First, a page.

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Feeling the credit card squeeze on profits

Friday, January 28, 2011 - Calgary, AB - Kristen Steinke, a server at The James Joyce Irish Pub on Stephen Avenue processes a Visa transaction on Friday, January 28, 2010.

Chris Bolin Photography Inc./CHRIS BOLIN / FOR THE GLOBE AND

For many consumers, premium credit cards are attractive because they offer a chance to collect points faster and reap rewards such as free flights, electronics and jewellery.

Smaller business owners like Gerard Curran, though, say growing consumer demand for those "freebies" is squeezing their profits because it is merchants who really foot the bill.

"They know nothing about it," said Mr. Curran, who owns the James Joyce Irish Pub and Restaurant in Calgary. "In actual fact, all they are concerned about is collecting points."

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The use of premium credit cards has risen dramatically since they first hit the market in 2008. But that high-end plastic – such as Visa Infinite or World Elite MasterCard – costs more for retailers to process than other standard, gold or platinum cards.

The annual cost Mr. Curran pays to process credit cards has doubled to nearly $70,000 since late 2008, he said, largely because 75 per cent of his sales are now made with premium cards.

Rick Fijal, owner of Fastsigns, a graphic design and sign business in Surrey, B.C., estimates his average cost for credit card transactions has risen about 30 per cent since mid-2008. His average transaction is about $375. If a customer pays by credit card, it costs Mr. Fijal about $9.30 on average in transaction fees, he said. An Interac debit card transaction costs 10 cents.

Now, a push by the Competition Bureau to lessen the load on merchants is setting the stage for a high-stakes battle with Visa Inc. and MasterCard Inc., which control more than 90 per cent of Canada's credit card market.

In December, Competition Commissioner Melanie Aitken launched a legal action against the card giants. She urged the federal Competition Tribunal to quash "anti-competitive" business practices that inflate retailers' credit card acceptance costs and, allegedly, the prices consumers ultimately pay for goods.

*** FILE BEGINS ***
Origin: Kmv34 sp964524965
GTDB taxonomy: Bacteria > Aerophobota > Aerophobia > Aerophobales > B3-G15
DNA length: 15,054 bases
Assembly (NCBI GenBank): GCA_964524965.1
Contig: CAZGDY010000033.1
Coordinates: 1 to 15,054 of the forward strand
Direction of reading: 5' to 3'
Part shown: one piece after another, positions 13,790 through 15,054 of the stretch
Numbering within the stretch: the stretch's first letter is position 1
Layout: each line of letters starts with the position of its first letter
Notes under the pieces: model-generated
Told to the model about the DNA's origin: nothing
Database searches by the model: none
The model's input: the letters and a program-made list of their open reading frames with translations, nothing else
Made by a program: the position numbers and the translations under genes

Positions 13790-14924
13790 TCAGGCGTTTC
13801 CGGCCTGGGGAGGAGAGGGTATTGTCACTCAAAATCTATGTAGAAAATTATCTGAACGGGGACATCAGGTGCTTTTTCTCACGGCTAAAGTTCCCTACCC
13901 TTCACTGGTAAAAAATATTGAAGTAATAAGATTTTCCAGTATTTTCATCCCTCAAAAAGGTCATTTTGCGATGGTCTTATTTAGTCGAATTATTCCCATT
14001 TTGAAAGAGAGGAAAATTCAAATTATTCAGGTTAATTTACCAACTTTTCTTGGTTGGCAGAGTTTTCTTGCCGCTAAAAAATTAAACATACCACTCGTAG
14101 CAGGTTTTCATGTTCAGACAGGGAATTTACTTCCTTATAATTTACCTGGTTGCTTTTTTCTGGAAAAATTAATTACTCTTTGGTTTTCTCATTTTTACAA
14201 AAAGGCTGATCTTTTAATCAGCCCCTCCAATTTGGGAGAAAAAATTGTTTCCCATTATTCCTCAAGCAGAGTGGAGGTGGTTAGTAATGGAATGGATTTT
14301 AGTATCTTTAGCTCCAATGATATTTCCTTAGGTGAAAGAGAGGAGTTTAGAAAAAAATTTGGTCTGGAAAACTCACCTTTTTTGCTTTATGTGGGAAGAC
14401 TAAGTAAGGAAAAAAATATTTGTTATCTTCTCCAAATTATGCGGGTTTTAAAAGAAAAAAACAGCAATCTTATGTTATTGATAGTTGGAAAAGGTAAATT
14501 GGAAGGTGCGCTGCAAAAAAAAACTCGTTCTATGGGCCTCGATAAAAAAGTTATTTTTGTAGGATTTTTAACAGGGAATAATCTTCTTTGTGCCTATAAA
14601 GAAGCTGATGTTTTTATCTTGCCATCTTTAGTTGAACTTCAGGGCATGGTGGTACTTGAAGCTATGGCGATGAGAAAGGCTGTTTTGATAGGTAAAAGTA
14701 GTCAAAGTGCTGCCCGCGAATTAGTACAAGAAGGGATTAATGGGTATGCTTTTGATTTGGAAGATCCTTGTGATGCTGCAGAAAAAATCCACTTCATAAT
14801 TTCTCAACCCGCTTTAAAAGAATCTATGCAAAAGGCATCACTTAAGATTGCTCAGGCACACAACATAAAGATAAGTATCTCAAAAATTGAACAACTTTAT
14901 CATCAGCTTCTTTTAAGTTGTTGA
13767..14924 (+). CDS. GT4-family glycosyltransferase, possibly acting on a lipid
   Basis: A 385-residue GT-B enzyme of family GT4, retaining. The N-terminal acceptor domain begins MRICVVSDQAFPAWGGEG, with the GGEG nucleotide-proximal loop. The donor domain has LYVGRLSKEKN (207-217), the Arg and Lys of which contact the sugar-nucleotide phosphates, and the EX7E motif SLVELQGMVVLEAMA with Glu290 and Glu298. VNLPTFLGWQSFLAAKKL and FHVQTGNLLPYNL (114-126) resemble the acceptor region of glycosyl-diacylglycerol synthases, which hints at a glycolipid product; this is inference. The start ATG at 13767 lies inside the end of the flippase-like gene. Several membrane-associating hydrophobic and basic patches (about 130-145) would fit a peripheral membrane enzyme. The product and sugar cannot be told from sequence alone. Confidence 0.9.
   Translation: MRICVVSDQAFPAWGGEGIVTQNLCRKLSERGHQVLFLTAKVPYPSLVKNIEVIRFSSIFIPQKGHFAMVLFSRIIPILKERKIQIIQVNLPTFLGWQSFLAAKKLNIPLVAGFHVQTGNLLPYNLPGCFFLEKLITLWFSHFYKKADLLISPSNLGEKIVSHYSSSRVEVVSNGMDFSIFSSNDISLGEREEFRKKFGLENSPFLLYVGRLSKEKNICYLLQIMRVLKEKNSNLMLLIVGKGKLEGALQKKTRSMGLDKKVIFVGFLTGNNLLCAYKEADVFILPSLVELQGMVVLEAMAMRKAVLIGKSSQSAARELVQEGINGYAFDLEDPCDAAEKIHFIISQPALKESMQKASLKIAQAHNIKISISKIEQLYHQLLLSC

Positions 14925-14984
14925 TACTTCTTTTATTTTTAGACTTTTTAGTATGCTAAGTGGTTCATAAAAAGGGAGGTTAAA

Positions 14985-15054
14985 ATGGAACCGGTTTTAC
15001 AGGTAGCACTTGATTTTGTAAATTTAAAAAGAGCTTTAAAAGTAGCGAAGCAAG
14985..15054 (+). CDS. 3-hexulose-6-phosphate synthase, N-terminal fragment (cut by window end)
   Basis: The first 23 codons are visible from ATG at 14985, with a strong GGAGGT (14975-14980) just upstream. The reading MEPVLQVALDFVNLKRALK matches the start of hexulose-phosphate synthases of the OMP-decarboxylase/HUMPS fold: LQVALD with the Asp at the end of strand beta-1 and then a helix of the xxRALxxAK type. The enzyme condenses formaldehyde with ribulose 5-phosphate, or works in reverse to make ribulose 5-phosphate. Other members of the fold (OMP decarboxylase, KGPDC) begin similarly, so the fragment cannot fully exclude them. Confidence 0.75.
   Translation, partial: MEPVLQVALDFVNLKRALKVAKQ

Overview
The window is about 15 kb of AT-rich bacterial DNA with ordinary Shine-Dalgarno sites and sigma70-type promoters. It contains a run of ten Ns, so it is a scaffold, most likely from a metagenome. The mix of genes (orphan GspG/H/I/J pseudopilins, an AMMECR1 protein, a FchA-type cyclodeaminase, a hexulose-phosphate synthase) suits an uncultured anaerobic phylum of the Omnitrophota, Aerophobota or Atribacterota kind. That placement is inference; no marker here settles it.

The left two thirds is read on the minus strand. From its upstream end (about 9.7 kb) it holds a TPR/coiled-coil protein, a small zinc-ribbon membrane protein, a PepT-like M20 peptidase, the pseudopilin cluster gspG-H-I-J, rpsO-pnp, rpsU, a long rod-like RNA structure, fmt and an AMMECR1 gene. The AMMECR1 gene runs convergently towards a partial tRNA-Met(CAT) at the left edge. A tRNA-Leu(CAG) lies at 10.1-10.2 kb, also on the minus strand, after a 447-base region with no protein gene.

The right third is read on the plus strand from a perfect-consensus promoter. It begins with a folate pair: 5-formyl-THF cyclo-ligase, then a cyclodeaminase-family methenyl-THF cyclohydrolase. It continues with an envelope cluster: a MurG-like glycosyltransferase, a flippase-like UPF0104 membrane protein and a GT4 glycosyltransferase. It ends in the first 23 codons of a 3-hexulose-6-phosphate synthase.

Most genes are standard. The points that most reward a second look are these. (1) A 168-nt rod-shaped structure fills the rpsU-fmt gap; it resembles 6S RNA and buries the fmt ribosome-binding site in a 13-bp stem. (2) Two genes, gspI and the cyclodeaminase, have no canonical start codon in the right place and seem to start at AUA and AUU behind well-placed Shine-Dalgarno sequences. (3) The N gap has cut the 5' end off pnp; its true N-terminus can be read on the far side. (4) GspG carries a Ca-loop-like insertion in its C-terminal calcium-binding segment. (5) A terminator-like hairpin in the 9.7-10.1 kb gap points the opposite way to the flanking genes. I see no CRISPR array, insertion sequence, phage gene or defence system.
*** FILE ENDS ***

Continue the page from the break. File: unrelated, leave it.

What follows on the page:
The costs are "particularly harmful for small and medium-sized businesses, key engines for economic growth in Canada," Ms. Aitken said.

She recommended that retailers be allowed to slap a surcharge, or extra fee, on consumers who pay with premium cards, noting that merchant fees typically range from 1.5 per cent to 3 per cent of each credit card transaction and total about $5-billion a year.

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Further, she wants the tribunal to scrap other rules that prevent retailers from encouraging consumers to use lower-cost payment methods, while forcing them to accept the companies' entire array of credit cards.

Ms Aitken will file her next submission by Feb. 14, but her proposal has already ignited controversy.

Many small business owners believe that surcharges are needed. Garth Whyte, chief executive of the Canadian Restaurant and Foodservices Association, put it bluntly: "We need tools to be able to stand up to the bully."

Visa and MasterCard are fighting the case, warning that consumers who use premium cards will be hit with extra fees if the Competition Tribunal sanctions the proposed reforms.

That leaves consumers' groups in an unusual alliance with the two global credit card giants. The Consumers' Association of Canada, for one, has accused the Bureau of abandoning Canadians by exposing them to "potentially predatory practices" by retailers. The association released a poll, conducted by Angus Reid Public Opinion, that found 90 per cent of Canadians oppose credit card surcharges.